Crunchy granola. Breakfast of champions and timeless trailside snack? Ah yes, you know it well. But Dictionary.com offers an alternative interpretation:
Adjective, Slang. Characterized by or defining oneself by ecological awareness, liberal political views, and support or use of natural products and health foods.
(I’d like to add that, in my experience, this term is occasionally shortened to simply “crunchy.”) One could safely conclude, based on the existence of this term, that people who fit the above description eat (a lot of) granola. But I ask you this: Is it cause or effect? You might think that hippies enjoy this snack because it’s healthy and travels well in their hemp satchels, but maybe eating granola, with all of the beneficial nutrients it supplies to the brain, actually promotes open-minded thought. And really, is it so unreasonable to think that a person with a belly full of the cereal will be more inclined to protect the environment? Isn’t that how we make sure there will be lots more oats, dates and nuts to go around? Seems plausible enough to me.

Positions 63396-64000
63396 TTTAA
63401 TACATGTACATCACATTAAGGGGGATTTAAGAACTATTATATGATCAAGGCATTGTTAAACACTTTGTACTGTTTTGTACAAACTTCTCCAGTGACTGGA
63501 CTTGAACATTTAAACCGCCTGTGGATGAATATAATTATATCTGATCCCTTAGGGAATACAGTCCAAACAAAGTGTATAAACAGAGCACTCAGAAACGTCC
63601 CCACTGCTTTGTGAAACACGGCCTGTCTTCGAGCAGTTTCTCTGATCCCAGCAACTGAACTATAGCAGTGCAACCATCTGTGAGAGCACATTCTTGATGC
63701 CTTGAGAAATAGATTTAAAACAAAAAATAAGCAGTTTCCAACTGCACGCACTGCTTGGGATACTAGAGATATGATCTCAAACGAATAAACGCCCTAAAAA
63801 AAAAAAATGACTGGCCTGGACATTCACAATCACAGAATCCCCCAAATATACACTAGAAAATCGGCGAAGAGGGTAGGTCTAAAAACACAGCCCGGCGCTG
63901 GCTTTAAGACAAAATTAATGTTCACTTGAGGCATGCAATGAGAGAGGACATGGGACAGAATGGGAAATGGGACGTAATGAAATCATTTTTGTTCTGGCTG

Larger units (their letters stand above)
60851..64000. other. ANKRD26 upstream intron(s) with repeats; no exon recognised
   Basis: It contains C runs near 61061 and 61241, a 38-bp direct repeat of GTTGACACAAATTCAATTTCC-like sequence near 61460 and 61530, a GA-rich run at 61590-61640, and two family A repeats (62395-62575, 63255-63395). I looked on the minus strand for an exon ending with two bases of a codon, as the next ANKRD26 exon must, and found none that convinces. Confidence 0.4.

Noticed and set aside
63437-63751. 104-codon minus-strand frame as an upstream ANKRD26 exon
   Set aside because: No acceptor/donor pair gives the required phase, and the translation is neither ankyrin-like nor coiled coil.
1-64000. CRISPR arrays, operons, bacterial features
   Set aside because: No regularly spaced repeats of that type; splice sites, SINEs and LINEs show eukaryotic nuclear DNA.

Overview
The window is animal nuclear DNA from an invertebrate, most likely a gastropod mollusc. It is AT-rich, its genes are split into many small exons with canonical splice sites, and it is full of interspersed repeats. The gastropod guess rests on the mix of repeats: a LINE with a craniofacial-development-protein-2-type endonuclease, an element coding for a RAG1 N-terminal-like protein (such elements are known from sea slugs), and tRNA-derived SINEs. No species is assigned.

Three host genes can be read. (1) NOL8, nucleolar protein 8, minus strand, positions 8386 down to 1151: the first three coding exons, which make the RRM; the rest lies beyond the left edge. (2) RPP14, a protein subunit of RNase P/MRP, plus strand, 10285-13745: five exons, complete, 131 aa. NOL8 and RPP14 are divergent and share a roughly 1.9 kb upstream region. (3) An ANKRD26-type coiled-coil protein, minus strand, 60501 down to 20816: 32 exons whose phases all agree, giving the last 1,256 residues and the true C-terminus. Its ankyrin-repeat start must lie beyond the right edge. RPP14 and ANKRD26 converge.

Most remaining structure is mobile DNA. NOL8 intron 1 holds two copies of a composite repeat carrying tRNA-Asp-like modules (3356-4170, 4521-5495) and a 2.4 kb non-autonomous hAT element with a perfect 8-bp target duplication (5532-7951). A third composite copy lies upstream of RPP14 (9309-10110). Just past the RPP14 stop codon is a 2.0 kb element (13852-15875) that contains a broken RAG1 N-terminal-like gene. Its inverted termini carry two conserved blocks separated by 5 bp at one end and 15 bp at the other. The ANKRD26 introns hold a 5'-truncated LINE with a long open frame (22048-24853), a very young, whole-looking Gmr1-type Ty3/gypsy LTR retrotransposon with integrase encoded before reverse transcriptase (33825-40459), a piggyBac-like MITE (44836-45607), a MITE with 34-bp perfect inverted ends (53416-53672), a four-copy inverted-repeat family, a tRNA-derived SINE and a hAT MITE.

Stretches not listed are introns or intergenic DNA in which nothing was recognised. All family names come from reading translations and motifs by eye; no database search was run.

If you’re undaunted by the prospect of being magically transformed into a left-leaning, Birkenstock- wearing tree hugger, then I encourage you to try making your own granola. It’s easy, cheap and delicious, and it’s also a good way to ensure that you always have a quick, healthy breakfast on hand, so you’ll be sharp for the rest of the day (or at least until lunch). And this way we can all enjoy our granola in solidarity, embracing everything that it purportedly represents. 😛
*** Homemade granola also makes an excellent holiday gift! See below for ideas. ***
- 1/4 cup raw pecans
- 1/4 cup raw almonds
- 14 pitted dates
- Half an apple, cored and chopped
- 3 cups rolled oats, divided (gluten-free if necessary)